As scorching magma rushes to flood a volcano’s subterranean chamber like in Yellowstone, the volcano becomes heavier and its gravitational pull increases. Similarly, the effects of gravity around a volcano are weekend when the magma chamber empties or is drained of molten rock. US Geological Survey (USGS) scientists who keep a watchful eye on Yellowstone volcano, believe this could be an essential tool in monitoring volcanic activity. The average gravitational pull or gravitational acceleration around the globe is a steady 32ft per second squared (9.8m per second squared).
But the so-called gravitational constant is not a constant at all and will change depending on your elevation and the ground you are standing on.
For instance, a Mount Everest climber weighing 68kg at sea level will only weigh 67.8kg at the mountain’s summit.
According to Michael Poland, chief scientist at the USGS, local geology has an impact on gravity due to the makeup and density of rock.
The scientist explained in this week’s issue of the Caldera Chronicles: “If there is a very dense deposit of copper beneath the surface, for example, the gravitational pull will be stronger than if the subsurface was made up of, say, uncompacted soil.
“Measuring the gravitational pull at the surface of the Earth can therefore tell you something about the composition of the subsurface.”
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The differences in gravitational pull might be too little for people to notice but Dr Poland said specialised equipment deployed around Yellowstone volcano can pick out tiny spikes and drops.
These machines, known as gravimeters, use a very sensitive spring to calculate the gravitational acceleration acting on a weight attached to the spring.
If the gravity within a specific part of the park is on the rise, the spring becomes lower as it is dragged down.
If the gravity is dropping, the spring, in turn, shortens in length.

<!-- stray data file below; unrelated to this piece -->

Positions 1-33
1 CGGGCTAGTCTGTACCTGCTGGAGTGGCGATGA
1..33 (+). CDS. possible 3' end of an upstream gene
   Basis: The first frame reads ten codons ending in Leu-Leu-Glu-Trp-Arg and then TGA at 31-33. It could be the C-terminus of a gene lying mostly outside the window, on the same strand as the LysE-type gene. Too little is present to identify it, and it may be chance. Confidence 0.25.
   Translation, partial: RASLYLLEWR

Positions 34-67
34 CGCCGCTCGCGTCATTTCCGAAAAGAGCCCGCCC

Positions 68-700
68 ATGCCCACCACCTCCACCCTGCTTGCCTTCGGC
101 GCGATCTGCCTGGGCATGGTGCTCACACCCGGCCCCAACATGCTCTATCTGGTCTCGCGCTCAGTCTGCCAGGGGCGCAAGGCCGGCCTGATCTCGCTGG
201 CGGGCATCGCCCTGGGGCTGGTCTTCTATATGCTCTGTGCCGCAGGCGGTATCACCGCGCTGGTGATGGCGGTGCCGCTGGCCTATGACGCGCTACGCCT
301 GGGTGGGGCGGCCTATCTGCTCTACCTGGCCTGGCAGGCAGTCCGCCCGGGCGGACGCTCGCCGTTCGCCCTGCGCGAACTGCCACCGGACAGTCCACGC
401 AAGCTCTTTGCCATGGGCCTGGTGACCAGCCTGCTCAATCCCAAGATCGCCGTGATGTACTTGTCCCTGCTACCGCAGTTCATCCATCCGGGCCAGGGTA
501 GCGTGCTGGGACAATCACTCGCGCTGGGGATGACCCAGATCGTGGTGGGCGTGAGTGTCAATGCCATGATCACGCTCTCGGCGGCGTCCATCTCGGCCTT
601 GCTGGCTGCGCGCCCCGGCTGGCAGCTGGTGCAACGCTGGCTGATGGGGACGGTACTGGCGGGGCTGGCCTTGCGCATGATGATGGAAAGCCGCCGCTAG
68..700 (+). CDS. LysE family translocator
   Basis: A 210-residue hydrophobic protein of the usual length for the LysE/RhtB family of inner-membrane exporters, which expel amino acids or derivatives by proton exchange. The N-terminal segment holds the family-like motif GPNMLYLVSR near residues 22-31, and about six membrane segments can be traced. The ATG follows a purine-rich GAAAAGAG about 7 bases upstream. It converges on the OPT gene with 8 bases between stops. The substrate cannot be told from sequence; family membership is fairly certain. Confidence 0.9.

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Gravimeters, though simple, are an “excellent tool” for measuring future volcanic activity deep beneath the surface of Yellowstone.
Dr Poland said: “Because variations in shallow water levels and other seasonal factors are relatively small, it should be possible to ‘see’ any changes caused by magma.
“In the future, Yellowstone Volcano Observatory will conduct annual gravity measurements in the caldera area to assess magmatic activity, combining those results with insights from deformation, seismicity, gas emissions, and thermal changes.”
The announcement comes after USGS scientists in collaboration with the Royal Netherlands Meteorological Institute, conducted a series of gravity measurements in 2017.
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The results of the study were published on March 28, this year, in the Journal of Geophysical Research.
The geologists have found the movement of groundwater levels and hydrothermal activity have not had any additional effect on Yellowstone’s gravity.
Overall, past gravity surveys within Yellowstone have not yielded any worrying results.
Dr Poland said this might be the result of Yellowstone’s magma being relatively deep beneath the ground – about 3.1 miles down (five kilometres).
The deeper the magma is, the smaller the effect it will have on gravity.